Considered by most to be the top safety prospect in the draft, Brian Branch isn’t exactly a safety. Nor is he a corner. If we’re being totally honest, Branch is a cornerback who plays linebacker... And he’s been the lynchpin to Nick Saban’s defense the last couple of seasons.
After joining the Tide back in 2020, rumors from the summer were that he was already making waves and might wind up being the starter at star, or nickel, as a true freshman. An undisclosed absence (most assume Covid) forced him to miss a couple of critical weeks going into the season, though, and he wound up as a reserve DB.
By the end of the season, though, an injury to Malachi Moore paved the way for Branch to get the final few starts in the playoffs, and he performed extremely well.
Going into 2021, Branch again rotated with Moore for the starting Star position, but ultimately, his impressive tackling and instincts won out, and he locked up the job for the next two seasons.
The thing about Branch is that he was often asked to do what should be impossible for one person to do. If a slot receiver ran deep, Branch covered him (this includes speedsters such as Ainias Smith of Texas A&M and jumbo slots like Jonathan Mingo of Ole Miss).
But then if a team had an amazing receiving threat at TE? Branch covered him too, be it 6’6” uber-athlete Kyle Pitts, All-American Brock Bowers, or do-it-all star Michael Mayer.
On top of those varying coverage responsibilities, Branch also had to be able to step up and play linebacker in the run game, routinely taking on offensive linemen and lead blockers to set the edge and blow up blockers to make tackles in the backfield.
Being able to do all of that, and do it all well, meant that Alabama could stay in the same formation without having to substitute to combat rushing or passing formations, and Branch could be trusted to lock down the opposing offense’s usual favorite mismatch weapons.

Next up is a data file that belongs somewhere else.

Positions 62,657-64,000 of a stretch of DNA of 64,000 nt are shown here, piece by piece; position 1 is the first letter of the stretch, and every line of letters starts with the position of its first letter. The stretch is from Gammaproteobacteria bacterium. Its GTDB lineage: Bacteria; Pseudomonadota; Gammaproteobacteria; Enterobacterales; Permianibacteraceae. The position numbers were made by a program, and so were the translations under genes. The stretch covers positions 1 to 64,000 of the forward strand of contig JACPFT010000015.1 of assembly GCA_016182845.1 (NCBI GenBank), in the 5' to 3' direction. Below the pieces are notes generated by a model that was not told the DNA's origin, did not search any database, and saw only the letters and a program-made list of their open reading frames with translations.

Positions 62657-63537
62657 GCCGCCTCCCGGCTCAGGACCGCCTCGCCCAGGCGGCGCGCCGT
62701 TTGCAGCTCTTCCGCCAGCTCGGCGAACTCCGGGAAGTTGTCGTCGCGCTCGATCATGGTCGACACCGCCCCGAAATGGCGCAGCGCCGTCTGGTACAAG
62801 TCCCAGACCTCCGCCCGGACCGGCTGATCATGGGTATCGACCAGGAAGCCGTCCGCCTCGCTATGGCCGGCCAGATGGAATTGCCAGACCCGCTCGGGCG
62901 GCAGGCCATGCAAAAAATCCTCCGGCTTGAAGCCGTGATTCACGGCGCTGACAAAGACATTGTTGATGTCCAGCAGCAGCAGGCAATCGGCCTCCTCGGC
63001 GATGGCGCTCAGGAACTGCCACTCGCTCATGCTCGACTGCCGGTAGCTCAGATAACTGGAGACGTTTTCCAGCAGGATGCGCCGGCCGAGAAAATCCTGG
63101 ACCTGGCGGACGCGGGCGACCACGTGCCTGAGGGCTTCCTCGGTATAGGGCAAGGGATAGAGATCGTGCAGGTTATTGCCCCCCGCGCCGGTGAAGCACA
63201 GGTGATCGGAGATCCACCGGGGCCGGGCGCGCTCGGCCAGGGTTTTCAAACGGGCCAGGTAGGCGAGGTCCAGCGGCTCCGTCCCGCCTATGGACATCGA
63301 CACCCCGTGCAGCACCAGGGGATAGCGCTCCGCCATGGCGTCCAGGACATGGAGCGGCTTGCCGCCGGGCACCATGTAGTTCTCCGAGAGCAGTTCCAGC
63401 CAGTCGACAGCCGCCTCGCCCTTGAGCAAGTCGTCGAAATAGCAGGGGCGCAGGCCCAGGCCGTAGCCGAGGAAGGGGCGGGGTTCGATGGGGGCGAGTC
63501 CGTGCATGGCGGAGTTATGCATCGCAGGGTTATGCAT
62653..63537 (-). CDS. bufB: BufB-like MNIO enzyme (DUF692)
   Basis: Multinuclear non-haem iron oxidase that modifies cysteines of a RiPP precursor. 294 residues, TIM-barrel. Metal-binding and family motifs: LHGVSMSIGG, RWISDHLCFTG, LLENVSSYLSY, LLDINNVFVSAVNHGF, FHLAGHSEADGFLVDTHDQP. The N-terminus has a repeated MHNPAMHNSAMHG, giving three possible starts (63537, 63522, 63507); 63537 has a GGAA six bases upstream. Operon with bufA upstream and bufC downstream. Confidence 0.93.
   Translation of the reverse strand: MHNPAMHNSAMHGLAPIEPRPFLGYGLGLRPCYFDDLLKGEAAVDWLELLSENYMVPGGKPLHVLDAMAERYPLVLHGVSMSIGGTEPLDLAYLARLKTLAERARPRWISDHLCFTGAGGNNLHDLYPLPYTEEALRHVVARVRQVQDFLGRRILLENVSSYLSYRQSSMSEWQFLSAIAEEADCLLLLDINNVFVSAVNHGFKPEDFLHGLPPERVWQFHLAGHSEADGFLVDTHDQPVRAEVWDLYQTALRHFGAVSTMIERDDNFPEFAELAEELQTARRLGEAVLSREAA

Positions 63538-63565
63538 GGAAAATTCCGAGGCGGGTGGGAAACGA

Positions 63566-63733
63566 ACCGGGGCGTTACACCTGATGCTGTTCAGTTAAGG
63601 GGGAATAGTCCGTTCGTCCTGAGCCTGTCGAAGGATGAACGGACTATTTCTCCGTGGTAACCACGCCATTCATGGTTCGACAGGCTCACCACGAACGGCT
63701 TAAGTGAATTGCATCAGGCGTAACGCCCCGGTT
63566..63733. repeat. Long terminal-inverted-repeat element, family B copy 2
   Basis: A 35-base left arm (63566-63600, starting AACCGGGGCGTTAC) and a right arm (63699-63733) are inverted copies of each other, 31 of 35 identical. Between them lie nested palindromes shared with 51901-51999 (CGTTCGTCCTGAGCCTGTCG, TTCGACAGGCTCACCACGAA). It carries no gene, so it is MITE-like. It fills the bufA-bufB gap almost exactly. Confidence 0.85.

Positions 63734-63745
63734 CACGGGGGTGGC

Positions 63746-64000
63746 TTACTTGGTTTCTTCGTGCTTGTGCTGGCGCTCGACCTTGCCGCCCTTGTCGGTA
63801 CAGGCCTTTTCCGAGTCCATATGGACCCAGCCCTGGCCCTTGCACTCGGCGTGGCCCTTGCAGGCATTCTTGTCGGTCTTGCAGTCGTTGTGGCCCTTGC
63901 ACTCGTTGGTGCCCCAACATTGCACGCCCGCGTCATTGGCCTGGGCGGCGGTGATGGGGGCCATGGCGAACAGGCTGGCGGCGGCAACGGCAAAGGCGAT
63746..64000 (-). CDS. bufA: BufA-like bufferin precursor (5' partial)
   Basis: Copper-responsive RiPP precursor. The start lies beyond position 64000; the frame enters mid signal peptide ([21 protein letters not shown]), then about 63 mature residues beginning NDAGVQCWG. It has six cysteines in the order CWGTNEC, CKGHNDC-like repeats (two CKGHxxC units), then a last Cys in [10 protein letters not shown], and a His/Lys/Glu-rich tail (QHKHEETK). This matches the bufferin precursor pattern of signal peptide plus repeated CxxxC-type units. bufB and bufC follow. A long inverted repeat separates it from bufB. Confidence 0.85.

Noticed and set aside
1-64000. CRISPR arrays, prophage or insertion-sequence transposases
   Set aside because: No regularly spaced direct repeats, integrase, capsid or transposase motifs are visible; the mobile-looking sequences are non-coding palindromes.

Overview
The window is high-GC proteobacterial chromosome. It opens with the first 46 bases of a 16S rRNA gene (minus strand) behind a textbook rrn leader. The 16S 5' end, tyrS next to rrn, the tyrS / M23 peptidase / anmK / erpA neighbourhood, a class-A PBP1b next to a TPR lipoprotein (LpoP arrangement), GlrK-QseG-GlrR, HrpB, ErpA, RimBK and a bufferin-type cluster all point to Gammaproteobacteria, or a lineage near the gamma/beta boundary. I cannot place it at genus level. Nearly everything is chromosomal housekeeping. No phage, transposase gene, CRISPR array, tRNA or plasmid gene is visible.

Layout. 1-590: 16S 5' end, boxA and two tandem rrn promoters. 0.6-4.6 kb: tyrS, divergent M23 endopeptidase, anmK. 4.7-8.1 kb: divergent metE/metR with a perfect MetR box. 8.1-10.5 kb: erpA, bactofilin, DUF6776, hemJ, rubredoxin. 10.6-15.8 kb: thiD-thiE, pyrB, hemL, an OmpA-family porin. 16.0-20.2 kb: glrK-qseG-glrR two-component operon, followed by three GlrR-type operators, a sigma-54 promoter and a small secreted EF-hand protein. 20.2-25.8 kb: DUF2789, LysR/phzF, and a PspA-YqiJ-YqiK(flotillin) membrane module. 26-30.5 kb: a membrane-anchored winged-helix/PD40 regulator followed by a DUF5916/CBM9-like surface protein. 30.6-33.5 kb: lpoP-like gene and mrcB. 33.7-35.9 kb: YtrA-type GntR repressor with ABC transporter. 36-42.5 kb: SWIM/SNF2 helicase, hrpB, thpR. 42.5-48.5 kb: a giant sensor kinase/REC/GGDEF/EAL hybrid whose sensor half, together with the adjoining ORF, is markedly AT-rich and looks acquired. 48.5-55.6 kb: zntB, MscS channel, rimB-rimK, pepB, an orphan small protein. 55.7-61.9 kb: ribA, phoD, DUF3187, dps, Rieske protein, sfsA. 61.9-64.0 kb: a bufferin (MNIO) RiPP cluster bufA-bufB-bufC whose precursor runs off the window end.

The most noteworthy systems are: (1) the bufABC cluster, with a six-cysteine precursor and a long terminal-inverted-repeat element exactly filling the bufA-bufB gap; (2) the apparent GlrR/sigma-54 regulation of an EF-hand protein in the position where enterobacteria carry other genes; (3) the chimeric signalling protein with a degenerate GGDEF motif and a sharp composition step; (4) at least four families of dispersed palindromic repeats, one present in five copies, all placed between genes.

His combination of amazing tackling (only missed 4 tackles in three years), extemely quick feet, and instinctual ability to take on and navigate around/through blockers make him a modern defensive back built in a lab to combat the most prevalent offensive schemes in college football.
And, sure, he could play safety. He could probably play outside cornerback as well, though the 4.58s forty yard dash might give some pause there. But, ultimately, Brian Branch is one of the best defensive players in the draft for his unique ability to keep his defense from having to substitute for sub-packages.
For the most part, he’s expected to be a round 1 draft pick. The mid-teens is probably as high as he’ll go, but anywhere in the second half of the 1st round seems likely. If he falls the second round, then the team with the first pick better be sprinting up to the podium as soon as Day 2 begins.